Day 8 in the rabbit hole of redesigning CodeMirror 6's decoration system. The floor is littered with discarded patches. Failing tests are rumbling underfoot. Some light starting to appear ahead, but that might just be me fooling myself again.

I love the cryptic-yet-systematic patterns I get when trying to visualize some programming problem with a ballpoint.

What'd you do this week? I worked on changing a bunch of finicky code to support a new feature for four days and on the fifth realized that the feature should be built in a completely different way (which, admittedly, I would never have realized without implementing it first)

A Persian translation of Eloquent JavaScript is taking shape at emehran.github.io/persian-eloq ! Translation itself is mostly complete, new chapters will be edited and finished weekly.

Linux on the desktop: because it's easier to accept community-driven brokenness than profit-driven misbehavior

System design (assuming you want to allow other people to interact with it) is as much about language as it is about machines. Finding concepts and names that make sense and connecting them to each other in a way that users can work with is often the hard part.

Okay, gambling sites asking about donating to my projects in to be listed as a sponsor (for SEO, presumably) is a new thing

The disconnect between hectic house/childrearing work and slow, thoughtful dev work can be pretty jarring when I have to alternate between the two

Happiness is finding good vocabulary for something you couldn't previously frame well. (In both prose and programming.)

In SemVer, X.0.0 is a major version, and 0.X.0 is the "Coward's major version"

Moving CSS into JS adds a barrier preventing people not already deep in JS land from styling stuff. Doing CSS the classical way means you lose the advantages of JS infrastructure (dependency management, avoiding a global namespace). For authors of generic components, both suck.

I'm hitting a bit of a wall here github.com/codemirror/codemirr

I love how when something goes screwy on X windows, you never know which of the twenty kludged-together, partially overlapping subsystems that make up the graphical UI is responsible.

The delicate art of getting everybody to stop trying to talk to you without seeming rude about it.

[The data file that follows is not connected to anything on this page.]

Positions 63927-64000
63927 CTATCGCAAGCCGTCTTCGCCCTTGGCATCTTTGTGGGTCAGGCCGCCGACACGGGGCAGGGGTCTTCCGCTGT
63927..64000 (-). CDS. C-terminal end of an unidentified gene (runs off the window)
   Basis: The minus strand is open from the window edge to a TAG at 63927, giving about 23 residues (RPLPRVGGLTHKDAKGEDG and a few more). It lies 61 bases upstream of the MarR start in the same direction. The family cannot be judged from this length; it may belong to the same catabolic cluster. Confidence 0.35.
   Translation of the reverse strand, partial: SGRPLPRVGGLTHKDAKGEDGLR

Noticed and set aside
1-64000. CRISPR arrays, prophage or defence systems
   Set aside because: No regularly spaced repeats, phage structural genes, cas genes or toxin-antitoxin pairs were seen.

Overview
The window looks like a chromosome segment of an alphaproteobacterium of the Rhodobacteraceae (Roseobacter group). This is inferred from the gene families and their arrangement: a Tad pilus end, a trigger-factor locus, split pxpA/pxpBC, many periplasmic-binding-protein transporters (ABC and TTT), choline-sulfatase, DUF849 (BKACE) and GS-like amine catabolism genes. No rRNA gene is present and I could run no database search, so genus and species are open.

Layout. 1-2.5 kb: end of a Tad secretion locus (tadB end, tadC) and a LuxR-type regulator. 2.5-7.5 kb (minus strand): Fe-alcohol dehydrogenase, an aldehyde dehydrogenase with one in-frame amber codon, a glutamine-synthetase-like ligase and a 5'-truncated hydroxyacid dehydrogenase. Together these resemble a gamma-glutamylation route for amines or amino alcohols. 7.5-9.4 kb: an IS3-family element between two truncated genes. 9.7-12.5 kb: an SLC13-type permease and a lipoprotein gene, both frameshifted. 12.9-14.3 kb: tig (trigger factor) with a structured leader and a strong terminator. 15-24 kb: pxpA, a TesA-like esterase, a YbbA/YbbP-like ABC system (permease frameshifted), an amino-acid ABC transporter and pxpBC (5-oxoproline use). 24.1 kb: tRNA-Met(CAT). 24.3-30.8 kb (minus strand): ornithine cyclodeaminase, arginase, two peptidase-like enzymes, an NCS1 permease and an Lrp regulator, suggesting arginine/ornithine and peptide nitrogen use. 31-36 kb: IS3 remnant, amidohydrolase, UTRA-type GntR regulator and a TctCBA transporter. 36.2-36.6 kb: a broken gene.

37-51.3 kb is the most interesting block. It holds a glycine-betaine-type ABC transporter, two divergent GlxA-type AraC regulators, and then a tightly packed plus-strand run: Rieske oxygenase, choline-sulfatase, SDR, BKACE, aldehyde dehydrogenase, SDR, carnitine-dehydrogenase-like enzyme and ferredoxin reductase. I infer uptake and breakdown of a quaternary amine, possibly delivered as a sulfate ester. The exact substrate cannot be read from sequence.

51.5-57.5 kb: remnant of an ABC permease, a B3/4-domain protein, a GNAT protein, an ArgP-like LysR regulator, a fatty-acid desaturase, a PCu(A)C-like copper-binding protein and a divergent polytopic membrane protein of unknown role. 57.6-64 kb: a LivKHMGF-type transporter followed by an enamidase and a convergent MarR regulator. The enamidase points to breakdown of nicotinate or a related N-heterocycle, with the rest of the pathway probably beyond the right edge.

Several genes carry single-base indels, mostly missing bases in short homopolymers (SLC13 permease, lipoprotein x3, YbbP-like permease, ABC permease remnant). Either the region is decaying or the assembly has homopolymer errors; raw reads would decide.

Which library gets the part of CSS-in-JS where you inject styles into the page right? What are important consideration (performance, timing, etc)? Are there ways to circumvent the full-page relayout when you dynamically add style rules?

Implementing a good solution is easy. Finding a good solution, on the other hand, might take years and dozens of iterations.

Does there exist a file tagging solution that is cross-platform (at least Linux and macOS), scales to huge collections of files, and has a decent interface to effectively search and organize a collection of photo files?

It's short notice, but Recurse Center is giving out $10,000 fellowships for women to participate in the next batch. This is a huge and great opportunity! RC has been extremely significant in my development as a programmer and it's a wonderful community. I'm happy to answer any questions if you have them! recurse.com/blog/145-fellowshi

I guess you could try to document the appropriate ranges for a given use case, but since use cases can't all be enumerated this breaks down. Can it be solved on the API level?

Ideally, you'd specify priorities relative to something else, but since this is supposed to be modular, you shouldn't actually need to know what other modules you'll be ordering in advance.

So if you want to allow modules to specify priority for something, just using numbers quickly gets you something I'd call the z-index problem: people input ridiculously big numbers to 'make sure' their thing gets priority.

And if something else does need to take priority over that, the next person has to use even huger numbers and you get a mess. Same with !important (in CSS). Is there a better approach?

Exasperated to find yet another needless ambiguity in the Go grammar

Can we maybe just agree that from 2019 on we stop designing ambiguous programming language grammars? It's not that hard.

Show more
Mastodon

Follow friends and discover new ones. Publish anything you want: links, pictures, text, video. This server is run by the main developers of the Mastodon project. Everyone is welcome as long as you follow our code of conduct!